Waterford businesses adapt to COVID-19 realities

Robin Reitz, owner of Ritzy Cakes and Nifty Gifty in Waterford, says she and her staff have been wearing face coverings for weeks "because we believe we have a responsibility to protect our customers.” Vincent Ball / The Expositor

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WATERFORD If the question is to mask or not to mask, the answer in downtown Waterford was clear Saturday.

“We’ve been wearing masks for a quite sometime now because we believe we have a responsibility to protect our customers,” said Robin Reitz, owner of Ritzy Cakes and Nifty Gifty on Alice Street.

“We were doing a lot of curbside pickup during the pandemic and we don’t know where are our products are going to end up. It could be someone picking up a cake to deliver to an older parent and the last thing we want to have happen is someone get COVID because we didn’t take precautions.”

So, Reitz and her staff have been wearing masks for weeks. In the past few days, she said she has seen a change among her customers and others visiting Waterford.

“A week or so ago, it was about 50-50 with some wearing masks and others not,” Reitz said. “But, in the last day or so, it has been more like 99 per cent of the people are wearing masks and I think that’s good.

“I know that I felt a lot more comfortable when I visited Brantford and Kitchener and I saw that most of the people there were wearing masks.”

On Friday, Norfolk County council passed a mask bylaw that requires businesses to develop a policy on face-coverings, post a sign highlighting the policy and to train staff on the proper use of face-coverings.

Businesses have until Aug. 3 to meet the bylaw requirements but Reitz and other downtown Waterford merchants appeared to be well-ahead of the process Saturday.

In addition to a mask, Reitz had a face shield for use and had a jar of hand sanitizer for patrons entering her stores.

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Similarly, Leslie Cameron, of Fabulously Vintage Boutique, and Shirley Massecar, of Wildflower Floral Studio, had hand sanitizer available for patrons entering their Alice Street businesses. They, too, were wearing face-coverings.

Massecar and Cameron were celebrating grand openings of their businesses with a Christmas In July theme. Both enterprises had a soft-opening on June 12.

Both are upbeat about their prospects with Haldimand-Norfolk entering Stage 3 of reopening after working their way through the pandemic. Although opening a business during a pandemic isn’t optimal timing, both made the best of it to get ready for the recovery.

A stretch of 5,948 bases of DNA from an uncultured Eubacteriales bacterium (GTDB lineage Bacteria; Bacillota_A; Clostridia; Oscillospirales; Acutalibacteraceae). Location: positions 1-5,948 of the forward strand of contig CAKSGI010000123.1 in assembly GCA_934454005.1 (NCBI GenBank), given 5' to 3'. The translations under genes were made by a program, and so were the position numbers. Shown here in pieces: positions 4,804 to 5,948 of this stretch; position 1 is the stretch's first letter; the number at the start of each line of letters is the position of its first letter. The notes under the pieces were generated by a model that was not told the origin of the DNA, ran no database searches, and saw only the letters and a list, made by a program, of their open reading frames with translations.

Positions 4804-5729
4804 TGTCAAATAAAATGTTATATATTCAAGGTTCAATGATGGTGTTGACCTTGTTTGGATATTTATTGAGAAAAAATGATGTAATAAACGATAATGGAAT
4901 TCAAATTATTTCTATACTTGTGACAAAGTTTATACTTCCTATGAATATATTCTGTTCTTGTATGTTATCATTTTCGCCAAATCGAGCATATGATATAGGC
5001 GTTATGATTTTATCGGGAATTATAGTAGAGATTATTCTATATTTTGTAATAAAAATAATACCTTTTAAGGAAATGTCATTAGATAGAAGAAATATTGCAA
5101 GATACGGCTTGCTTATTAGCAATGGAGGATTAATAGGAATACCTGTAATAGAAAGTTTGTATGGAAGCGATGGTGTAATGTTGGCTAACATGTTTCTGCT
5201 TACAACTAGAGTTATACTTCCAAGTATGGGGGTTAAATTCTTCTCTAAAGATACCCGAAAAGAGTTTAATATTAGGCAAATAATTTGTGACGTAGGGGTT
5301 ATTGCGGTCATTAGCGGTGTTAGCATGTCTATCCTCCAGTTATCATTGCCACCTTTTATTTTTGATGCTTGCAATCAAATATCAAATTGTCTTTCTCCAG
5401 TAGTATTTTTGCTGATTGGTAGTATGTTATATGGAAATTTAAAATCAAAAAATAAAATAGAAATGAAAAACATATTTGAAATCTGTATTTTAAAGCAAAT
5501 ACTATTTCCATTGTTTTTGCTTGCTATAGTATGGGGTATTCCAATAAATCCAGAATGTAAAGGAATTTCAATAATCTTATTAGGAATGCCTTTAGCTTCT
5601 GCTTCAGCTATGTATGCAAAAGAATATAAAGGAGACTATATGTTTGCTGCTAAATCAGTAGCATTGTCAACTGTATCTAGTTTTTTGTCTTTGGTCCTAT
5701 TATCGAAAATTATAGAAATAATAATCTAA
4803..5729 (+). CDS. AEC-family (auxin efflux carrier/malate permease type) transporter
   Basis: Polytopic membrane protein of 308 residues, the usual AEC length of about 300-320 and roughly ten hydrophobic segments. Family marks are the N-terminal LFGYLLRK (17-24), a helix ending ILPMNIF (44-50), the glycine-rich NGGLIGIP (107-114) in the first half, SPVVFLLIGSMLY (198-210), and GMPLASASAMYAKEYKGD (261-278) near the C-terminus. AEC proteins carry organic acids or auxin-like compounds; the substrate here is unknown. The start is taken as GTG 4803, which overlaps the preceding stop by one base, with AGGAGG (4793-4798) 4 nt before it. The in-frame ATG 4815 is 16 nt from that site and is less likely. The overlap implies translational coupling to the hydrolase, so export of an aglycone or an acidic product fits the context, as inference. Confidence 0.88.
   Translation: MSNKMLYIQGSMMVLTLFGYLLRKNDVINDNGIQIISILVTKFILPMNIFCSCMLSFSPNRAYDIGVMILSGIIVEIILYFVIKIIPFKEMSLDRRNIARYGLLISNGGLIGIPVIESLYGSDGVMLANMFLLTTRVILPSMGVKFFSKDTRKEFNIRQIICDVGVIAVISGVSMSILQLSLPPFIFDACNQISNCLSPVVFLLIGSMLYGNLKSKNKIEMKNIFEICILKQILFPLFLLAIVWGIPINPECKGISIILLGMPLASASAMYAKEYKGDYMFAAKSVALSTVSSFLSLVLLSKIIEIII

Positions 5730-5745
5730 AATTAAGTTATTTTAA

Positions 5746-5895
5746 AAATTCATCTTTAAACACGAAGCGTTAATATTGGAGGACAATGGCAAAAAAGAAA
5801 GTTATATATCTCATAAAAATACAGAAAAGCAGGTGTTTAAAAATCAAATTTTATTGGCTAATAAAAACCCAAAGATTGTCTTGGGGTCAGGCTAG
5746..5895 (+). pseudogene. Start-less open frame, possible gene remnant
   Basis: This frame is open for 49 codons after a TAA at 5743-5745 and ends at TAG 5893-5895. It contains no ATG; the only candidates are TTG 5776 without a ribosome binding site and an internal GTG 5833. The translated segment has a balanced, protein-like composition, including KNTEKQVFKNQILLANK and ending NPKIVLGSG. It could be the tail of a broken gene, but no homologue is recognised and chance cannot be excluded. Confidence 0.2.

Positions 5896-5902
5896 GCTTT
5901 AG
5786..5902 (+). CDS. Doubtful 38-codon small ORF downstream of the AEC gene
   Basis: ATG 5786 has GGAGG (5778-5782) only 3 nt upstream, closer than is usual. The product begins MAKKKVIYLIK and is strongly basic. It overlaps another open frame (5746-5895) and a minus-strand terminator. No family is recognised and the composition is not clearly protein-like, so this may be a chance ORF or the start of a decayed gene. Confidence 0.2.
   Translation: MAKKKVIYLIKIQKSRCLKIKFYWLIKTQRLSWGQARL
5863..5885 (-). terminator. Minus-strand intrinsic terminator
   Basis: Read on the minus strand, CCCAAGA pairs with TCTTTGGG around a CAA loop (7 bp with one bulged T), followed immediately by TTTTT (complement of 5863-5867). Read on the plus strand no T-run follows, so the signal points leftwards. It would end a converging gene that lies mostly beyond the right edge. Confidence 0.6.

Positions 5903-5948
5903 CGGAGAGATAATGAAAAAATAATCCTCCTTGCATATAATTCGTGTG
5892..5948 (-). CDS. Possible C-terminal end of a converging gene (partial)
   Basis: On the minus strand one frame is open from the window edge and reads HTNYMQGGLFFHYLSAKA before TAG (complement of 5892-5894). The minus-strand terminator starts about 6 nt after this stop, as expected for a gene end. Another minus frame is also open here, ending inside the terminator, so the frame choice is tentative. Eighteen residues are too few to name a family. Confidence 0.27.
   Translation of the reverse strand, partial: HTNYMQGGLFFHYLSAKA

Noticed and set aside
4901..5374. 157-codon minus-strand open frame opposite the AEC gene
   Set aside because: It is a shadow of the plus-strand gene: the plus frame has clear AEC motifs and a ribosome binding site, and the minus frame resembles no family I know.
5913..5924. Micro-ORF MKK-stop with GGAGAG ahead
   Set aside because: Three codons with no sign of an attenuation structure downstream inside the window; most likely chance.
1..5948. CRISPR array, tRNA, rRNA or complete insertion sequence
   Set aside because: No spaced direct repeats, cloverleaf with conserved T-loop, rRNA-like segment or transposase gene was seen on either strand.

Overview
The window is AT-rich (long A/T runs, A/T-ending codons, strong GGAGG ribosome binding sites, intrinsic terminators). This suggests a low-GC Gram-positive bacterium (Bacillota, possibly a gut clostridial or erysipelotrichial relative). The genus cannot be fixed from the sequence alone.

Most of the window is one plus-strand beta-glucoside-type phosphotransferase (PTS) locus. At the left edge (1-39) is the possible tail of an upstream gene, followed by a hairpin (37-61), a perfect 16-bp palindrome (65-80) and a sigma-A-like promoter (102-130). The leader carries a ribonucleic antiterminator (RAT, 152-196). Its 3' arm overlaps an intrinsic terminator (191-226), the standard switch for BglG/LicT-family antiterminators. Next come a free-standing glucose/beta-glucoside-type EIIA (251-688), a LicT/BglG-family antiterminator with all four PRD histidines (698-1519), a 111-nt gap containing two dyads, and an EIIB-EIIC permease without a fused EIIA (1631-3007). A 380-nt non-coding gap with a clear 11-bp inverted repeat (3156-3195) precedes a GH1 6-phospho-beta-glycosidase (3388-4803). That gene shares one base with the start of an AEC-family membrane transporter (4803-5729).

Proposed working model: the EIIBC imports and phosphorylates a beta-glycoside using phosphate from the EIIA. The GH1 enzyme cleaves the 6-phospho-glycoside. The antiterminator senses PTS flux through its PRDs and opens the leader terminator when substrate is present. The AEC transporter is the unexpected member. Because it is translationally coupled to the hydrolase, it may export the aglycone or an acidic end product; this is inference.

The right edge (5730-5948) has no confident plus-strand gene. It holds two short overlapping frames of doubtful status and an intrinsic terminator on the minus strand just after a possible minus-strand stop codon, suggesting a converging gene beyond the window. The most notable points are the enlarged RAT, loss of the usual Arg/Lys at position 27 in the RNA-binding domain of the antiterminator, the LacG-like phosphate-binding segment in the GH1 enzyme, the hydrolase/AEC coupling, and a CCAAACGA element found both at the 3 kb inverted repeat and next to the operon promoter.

“It’s going really well,” said Massecar, who installed a window barrier at the cash register to separate her from patrons. “We’ve had a lot of people come through the store today and most, thankfully, are wearing masks.

“I’m really grateful for the support I’m receiving from the local community and, in turn, I’m making sure I support the community by purchasing flowers from local producers.”

There are a lot of flower growers in Haldimand-Norfolk, who have been hit hard by the pandemic shutdown, Massecar said.

“More than ever, I think it’s really important that we buy local and support each other as much as possible.”

She previously had a floral studio in Simcoe before setting up in Waterford. She moved after meeting and doing some work with Reitz.

Massecar said she is delighted to be part of the community.

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On Saturday, she and Cameron were busy serving mask-wearing customers.

“We’ve had a lot of people come in today and many are looking for a summer dress, something that’s pretty and unique at the same time,” Cameron said.

“That’s what separates us from a lot of other stores. Our clothes are new but reflect other eras from the 1920s, 30s, 40s and 50s to today.”

Asked who would open a business during a pandemic, Cameron laughed and replied: “A paramedic.”

A full-time Norfolk County paramedic, who works part-time for Brant Brantford paramedics, she said operating a store gives her a break from her other duties.

“Here, at the store, I get to see people shopping and enjoying themselves,” said Cameron, who is grateful for the support of her family in opening her business. “As a paramedic, I see people when they’re suffering.”

Wildflower, Fabulously Vintage and Ritzy Cakes were among the businesses on Alice Street to participate in a Christmas In July promotion to bring people into Waterford’s downtown on the weekend. Waterford Appliances, and the Antique Market also participated in the promotion.

Meanwhile, Jennifer Welsh, of Front Line Services, spent part of the her day Saturday handing out a CPR training program to people visiting downtown Waterford. Welsh and Vicki Rutherford provide first aid, cardiopulmonary resuscitation, automated external defibrillator and first-responder courses at their Alice Street business.

Welsh said she noticed that a lot more people were wearing masks on Saturday.

“Most of the people have masks with them and keep them off while walking down the street,” Welsh said. “But when they are about to enter a store, they put their mask on.

“It’s good to see. It’s all about keeping each other safe.”

Vball@postmedia.com

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